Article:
When I think of California, I think sun, surf, beaches and fun times. I haven’t been there (yet!) but I can certainly image it as a place you’d have to invent new words for.
And it seems my imagination is right – The Dictionary of American Regional English shows there are a few phrases Californians can call their own.
6. Snake poison: (noun) Liquor, whiskey.
Though this word was first published in 1889 in a London magazine called The Cornhill Magazine, the story in which “snake poison” was first used was set in California (the dictionary doesn’t give the title or author). During Prohibition, the word spawned a cousin, “snake-bite,” meaning moonshine whiskey.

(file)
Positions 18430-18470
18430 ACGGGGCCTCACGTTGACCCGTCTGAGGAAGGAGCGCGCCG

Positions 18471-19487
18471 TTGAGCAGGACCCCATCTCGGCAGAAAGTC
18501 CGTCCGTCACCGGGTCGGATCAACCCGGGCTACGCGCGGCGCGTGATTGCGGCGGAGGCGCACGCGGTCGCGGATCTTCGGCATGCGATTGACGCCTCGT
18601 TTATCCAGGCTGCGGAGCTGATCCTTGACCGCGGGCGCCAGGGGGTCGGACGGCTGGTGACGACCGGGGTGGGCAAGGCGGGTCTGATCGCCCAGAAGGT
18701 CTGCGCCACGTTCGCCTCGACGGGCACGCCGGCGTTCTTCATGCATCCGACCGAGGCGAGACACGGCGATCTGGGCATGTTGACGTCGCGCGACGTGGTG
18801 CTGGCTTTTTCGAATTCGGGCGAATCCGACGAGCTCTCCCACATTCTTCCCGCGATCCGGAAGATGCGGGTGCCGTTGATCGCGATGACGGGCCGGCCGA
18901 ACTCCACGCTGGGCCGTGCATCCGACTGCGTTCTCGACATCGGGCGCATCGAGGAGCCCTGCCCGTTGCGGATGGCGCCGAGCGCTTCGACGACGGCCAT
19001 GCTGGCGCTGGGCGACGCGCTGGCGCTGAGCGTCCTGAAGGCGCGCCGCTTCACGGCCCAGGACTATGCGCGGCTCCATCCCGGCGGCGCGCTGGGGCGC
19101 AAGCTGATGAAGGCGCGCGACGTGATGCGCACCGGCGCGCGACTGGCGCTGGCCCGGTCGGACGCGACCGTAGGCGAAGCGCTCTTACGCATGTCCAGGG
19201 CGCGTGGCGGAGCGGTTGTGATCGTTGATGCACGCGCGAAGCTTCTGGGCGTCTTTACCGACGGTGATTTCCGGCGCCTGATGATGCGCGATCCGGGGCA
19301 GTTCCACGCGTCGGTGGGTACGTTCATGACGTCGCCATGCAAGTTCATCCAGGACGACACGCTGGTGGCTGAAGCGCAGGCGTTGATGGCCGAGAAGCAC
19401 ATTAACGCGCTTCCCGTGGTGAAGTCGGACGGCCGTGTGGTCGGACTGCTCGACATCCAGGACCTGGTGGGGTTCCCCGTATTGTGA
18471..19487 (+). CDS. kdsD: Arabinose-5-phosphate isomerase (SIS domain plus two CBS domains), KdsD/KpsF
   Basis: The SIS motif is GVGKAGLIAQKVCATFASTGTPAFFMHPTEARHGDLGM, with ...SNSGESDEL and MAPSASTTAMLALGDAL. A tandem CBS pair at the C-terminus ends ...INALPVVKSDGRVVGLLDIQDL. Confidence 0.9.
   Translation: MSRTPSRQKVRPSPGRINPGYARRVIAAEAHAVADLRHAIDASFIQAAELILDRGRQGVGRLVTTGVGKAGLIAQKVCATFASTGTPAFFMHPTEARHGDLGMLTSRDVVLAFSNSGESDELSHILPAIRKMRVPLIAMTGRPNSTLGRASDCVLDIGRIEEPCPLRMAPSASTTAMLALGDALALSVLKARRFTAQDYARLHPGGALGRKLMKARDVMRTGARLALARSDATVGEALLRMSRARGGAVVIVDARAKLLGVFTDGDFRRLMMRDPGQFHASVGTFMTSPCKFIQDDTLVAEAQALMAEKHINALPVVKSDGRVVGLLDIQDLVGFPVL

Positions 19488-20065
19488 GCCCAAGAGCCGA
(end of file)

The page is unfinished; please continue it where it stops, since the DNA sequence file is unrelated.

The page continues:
2. Two-bit: (adjective) “Of little value or significance; petty, small-time”
Though first published in a work called Tekel by Henry A. Bragg in 1870, Overland Monthly quickly printed it up a year later, in a story about a man panning a “two-bit prospect.” How appropriate — a gold reference! Though “two bits” literally meant 25 cents back then, “two-bit” developed into a common metaphorical turn of phrase.
(Source: LA Weekly)
I would have guessed there would be more surfer language in this list (which also includes spit bath, swap ends, and toot); perhaps my dreams of California are misguided?